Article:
April 13, 2011
EPA Official Calls Cornell Gas-Climate Study ‘Important Piece of Information’
A senior EPA official said that a controversial study about the global warming effects of fracking warrants federal review, while expressing confidence that the emissions can be brought under control.
China's Nuclear Plans to Slow but Not Shrink: Researchers
China might slow the pace of nuclear construction in coming years as it absorbs the lessons of Japan's crisis, but nuclear remains a crucial part of its energy plans, government researchers said.
S.Africa to Invest $3.7 Bln in Green Energy
South Africa will invest 25 billion rand ($3.7 billion) to support a plan to ramp up renewable energy and the green economy, the economic development minister said Tuesday.
Biofuels Transport Targets Are Unethical, Inquiry Finds
The legal requirement to put biofuels in petrol sold in the UK and Europe is unethical because their production violates human rights and damages the environment, a major new inquiry has concluded.
Australia Says CO2 Tax to Have Minor Impact on Steel, Aluminum
Australia's government played down the impact of a carbon price on steel and aluminum producers on Wednesday, saying its planned carbon tax would add only a fraction to the cost of their goods.
Is Armenia's Nuclear Plant the World's Most Dangerous?
One of the last old operating Soviet reactors built without containment vessels, its location in a seismic zone has drawn renewed attention since Japan's earthquake-and-tsunami-triggered crisis.
Developing Countries Denounce World Bank Restrictions on Coal Loans
Rogério Studart, a World Bank executive, called the agency's plan to prevent middle-income countries from accessing loans to build new coal plants, but still grant them to the poorest nations, a dangerous precedent.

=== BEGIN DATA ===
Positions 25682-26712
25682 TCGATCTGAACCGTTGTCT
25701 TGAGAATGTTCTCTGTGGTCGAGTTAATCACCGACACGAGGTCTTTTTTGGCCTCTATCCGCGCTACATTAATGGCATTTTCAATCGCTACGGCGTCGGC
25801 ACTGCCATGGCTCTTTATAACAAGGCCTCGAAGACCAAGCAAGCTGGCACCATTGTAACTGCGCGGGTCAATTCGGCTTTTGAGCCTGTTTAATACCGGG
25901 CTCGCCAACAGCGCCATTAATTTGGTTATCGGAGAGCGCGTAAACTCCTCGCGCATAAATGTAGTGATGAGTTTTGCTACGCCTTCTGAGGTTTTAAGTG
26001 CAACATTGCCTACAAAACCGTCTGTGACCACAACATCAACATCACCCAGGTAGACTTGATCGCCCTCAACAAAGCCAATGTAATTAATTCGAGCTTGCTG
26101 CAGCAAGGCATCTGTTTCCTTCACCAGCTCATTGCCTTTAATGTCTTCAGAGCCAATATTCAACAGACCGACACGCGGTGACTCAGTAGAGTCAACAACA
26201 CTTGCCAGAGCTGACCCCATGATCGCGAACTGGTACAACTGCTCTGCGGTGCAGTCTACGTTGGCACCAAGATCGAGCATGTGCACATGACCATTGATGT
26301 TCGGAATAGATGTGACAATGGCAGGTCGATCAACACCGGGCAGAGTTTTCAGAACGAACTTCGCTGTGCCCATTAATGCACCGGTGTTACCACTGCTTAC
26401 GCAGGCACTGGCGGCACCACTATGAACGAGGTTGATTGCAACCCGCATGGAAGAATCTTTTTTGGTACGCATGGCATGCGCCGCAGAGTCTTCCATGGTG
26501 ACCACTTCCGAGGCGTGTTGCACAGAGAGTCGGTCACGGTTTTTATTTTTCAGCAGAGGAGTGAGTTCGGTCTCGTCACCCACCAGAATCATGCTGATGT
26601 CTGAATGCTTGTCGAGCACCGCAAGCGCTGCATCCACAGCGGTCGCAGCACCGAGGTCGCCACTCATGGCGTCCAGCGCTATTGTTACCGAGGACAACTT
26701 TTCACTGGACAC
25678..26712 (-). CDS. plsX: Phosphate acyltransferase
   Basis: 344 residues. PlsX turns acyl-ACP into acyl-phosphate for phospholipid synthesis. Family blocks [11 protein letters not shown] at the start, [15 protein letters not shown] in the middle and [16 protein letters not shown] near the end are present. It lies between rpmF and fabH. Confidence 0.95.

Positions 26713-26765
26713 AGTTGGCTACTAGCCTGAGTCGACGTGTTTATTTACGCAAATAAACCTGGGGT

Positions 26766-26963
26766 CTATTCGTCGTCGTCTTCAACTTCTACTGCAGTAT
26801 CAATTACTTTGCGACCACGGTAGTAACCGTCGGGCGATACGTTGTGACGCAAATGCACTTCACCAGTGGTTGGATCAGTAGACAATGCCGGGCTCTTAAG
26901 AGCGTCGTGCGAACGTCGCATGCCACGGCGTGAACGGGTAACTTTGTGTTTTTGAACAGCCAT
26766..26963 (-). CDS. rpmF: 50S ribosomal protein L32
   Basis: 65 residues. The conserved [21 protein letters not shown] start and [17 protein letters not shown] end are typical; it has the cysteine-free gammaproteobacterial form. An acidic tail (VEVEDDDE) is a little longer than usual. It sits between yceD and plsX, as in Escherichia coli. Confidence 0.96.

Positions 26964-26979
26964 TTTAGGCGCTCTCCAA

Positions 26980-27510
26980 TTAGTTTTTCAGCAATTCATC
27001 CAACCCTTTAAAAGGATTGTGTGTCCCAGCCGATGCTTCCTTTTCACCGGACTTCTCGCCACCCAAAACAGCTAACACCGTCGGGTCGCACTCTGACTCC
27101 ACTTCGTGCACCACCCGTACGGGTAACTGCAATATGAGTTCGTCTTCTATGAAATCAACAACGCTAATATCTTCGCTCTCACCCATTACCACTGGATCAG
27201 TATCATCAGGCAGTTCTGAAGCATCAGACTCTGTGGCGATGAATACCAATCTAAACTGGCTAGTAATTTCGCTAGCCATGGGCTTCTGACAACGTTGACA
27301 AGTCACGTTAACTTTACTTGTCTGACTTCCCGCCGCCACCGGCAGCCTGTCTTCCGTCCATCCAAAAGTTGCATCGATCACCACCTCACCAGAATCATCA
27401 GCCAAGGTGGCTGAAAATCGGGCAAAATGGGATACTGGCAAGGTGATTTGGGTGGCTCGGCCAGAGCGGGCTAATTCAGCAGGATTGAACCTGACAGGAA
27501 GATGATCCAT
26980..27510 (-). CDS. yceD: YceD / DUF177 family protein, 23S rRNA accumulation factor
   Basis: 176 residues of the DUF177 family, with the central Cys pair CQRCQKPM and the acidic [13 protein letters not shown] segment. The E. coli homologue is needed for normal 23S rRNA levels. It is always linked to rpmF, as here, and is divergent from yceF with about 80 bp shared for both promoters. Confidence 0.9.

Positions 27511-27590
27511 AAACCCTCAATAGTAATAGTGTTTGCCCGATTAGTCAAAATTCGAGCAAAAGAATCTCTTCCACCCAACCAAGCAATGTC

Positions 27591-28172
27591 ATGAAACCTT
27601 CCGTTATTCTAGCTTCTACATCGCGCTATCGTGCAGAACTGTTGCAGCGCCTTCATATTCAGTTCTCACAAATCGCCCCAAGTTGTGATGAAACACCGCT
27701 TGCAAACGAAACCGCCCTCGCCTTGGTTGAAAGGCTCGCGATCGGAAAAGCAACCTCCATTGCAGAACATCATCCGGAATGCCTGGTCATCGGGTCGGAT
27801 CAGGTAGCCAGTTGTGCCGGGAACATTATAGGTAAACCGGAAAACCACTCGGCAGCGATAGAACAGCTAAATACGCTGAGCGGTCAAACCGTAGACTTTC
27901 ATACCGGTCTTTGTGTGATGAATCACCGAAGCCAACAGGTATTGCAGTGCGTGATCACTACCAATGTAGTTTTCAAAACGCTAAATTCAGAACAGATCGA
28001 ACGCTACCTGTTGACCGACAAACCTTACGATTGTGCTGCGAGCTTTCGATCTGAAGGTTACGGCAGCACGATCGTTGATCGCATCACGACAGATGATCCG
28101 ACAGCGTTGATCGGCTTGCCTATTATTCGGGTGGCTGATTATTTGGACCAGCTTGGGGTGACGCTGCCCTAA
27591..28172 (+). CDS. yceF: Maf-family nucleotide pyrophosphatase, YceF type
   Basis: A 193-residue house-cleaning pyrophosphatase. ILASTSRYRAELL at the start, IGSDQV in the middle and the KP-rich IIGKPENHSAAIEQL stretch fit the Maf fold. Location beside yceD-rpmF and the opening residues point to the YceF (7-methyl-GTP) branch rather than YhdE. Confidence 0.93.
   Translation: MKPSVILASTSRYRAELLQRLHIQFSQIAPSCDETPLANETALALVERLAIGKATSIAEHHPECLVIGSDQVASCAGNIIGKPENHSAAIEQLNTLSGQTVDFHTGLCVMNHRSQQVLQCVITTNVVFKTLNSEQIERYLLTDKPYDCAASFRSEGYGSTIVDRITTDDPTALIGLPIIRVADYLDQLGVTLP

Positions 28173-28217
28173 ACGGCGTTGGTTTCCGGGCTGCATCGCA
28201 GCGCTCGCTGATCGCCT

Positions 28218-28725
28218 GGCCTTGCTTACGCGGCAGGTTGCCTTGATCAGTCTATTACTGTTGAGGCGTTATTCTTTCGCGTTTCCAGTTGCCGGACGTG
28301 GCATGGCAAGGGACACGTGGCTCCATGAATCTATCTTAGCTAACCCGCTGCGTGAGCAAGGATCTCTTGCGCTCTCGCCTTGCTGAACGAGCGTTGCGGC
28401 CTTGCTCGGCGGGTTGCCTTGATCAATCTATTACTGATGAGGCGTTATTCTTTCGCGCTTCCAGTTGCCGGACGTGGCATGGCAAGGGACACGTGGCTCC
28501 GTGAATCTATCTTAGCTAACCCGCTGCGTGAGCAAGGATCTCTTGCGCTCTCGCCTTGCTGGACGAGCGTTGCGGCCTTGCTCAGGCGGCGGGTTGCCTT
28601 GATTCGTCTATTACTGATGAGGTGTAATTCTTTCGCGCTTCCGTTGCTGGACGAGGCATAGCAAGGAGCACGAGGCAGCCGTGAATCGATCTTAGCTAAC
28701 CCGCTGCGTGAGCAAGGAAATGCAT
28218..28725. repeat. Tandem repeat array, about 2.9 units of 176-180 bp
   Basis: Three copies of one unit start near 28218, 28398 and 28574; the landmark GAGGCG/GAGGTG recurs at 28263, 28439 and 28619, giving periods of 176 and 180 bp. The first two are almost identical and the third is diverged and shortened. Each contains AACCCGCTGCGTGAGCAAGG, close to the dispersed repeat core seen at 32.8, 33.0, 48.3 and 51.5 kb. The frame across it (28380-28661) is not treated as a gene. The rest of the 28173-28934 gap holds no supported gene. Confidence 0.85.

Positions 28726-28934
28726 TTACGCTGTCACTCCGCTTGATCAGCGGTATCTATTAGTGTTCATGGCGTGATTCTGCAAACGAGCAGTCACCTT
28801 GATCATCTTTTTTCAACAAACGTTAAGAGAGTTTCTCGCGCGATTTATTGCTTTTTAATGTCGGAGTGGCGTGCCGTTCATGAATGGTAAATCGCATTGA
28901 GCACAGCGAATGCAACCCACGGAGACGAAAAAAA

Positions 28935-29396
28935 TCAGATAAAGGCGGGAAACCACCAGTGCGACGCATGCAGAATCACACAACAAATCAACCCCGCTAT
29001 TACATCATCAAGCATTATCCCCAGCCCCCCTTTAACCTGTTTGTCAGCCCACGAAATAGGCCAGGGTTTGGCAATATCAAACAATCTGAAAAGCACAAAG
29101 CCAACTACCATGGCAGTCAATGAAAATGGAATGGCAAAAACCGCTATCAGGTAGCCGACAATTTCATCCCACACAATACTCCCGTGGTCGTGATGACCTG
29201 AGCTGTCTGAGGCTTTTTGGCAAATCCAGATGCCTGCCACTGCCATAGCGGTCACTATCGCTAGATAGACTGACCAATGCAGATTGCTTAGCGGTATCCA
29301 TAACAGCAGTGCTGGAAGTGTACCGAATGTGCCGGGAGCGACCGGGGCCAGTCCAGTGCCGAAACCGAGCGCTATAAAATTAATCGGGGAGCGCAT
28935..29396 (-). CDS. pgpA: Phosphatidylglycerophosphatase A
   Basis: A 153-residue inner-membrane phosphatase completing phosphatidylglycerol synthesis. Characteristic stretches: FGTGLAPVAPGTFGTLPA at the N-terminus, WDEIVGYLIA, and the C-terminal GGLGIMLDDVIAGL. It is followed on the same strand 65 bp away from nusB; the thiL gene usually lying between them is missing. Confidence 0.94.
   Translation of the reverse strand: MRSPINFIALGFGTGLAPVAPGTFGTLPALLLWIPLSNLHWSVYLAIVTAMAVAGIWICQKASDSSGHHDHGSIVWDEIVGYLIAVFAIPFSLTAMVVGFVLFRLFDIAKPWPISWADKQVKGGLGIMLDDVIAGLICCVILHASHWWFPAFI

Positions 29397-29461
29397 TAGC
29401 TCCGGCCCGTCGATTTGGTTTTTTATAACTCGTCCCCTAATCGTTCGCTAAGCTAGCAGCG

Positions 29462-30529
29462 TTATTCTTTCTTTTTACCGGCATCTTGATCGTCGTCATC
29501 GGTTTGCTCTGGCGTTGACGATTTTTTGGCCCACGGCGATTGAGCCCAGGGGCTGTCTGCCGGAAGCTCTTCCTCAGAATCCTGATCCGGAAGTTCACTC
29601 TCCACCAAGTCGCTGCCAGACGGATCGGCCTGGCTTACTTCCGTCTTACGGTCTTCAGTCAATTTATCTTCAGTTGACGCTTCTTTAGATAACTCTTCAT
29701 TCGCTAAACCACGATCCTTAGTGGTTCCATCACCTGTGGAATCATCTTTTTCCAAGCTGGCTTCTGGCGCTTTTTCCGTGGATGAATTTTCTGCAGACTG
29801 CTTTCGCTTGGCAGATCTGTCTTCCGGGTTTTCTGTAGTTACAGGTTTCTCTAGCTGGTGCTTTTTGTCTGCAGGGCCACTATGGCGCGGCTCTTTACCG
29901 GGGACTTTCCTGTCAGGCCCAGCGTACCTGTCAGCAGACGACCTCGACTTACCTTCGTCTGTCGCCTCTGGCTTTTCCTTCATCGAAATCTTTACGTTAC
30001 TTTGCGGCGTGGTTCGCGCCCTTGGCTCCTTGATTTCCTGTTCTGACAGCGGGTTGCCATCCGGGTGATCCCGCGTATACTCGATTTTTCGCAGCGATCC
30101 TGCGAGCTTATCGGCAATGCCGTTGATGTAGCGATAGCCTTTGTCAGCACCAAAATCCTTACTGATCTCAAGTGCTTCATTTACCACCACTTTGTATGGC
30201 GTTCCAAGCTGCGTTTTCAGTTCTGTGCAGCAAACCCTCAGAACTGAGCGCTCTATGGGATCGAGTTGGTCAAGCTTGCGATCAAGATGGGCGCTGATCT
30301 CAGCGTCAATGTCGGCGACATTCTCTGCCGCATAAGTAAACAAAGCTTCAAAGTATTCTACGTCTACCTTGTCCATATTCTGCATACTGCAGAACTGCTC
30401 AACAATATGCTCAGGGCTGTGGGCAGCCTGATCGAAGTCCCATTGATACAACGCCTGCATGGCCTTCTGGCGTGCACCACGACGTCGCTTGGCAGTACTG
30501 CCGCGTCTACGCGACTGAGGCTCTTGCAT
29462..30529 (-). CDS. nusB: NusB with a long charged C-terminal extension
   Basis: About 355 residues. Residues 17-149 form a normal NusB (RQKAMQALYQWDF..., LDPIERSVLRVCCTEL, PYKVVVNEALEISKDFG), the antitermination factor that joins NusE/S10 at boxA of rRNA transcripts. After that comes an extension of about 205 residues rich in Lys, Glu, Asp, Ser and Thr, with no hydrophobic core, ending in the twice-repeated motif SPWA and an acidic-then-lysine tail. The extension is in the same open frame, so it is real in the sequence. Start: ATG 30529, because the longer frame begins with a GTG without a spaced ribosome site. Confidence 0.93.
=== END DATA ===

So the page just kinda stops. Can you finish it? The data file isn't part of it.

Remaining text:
The Fight to Save Wine from Extreme Weather
At the third annual World Congress on Climate Change and Wine, vintners are looking at new ways to adapt to extreme weather and keep the wine flowing.
U.S. Auto Sector Needs to Rethink Itself: Top VC Exec
The recession and high gas prices offer the U.S. automotive industry a chance to reinvent itself as consumers inch toward acceptance of alternatives to the internal combustion engine, a top venture capitalist said.
Has the Falkland Islands Delivered the World's First Wind-Powered Smart Grid?
A wind farm developer in the Falkand Islands has developed a system that couples fluctuating wind power and electric car energy storage, which could become an exportable smart grid model
Marijuana Growing Gobbles Electricity, Study Finds
April 12, 2011
Calif. Governor to Sign Nation's Most Aggressive Renewable Energy Rules
Google Invests $168 Million in Solar Power Plant
Google said Monday it has invested $168 million to help complete the construction of one of the world's biggest solar energy power plants in California's Mojave Desert.
Bill Moves Wash. Plant Off Coal by 2025
A bill that would gradually shut down Washington's largest coal-fired power plant cleared another hurdle Monday, paving the way to end coal-burning as a source of electricity in the Northwest.
Did Senate GOP Doom EPA Riders?
Senate Minority Leader Mitch McConnell may have played a starring role in ensuring a last-minute spending deal didn't include controversial environmental riders.
China Planning Emissions Trading in 6 Regions
China will launch pilot emissions trading schemes in six provinces before 2013 and set up a nationwide trading platform by 2015, according to a senior government official.
Japan Declares Crisis at Level of Chernobyl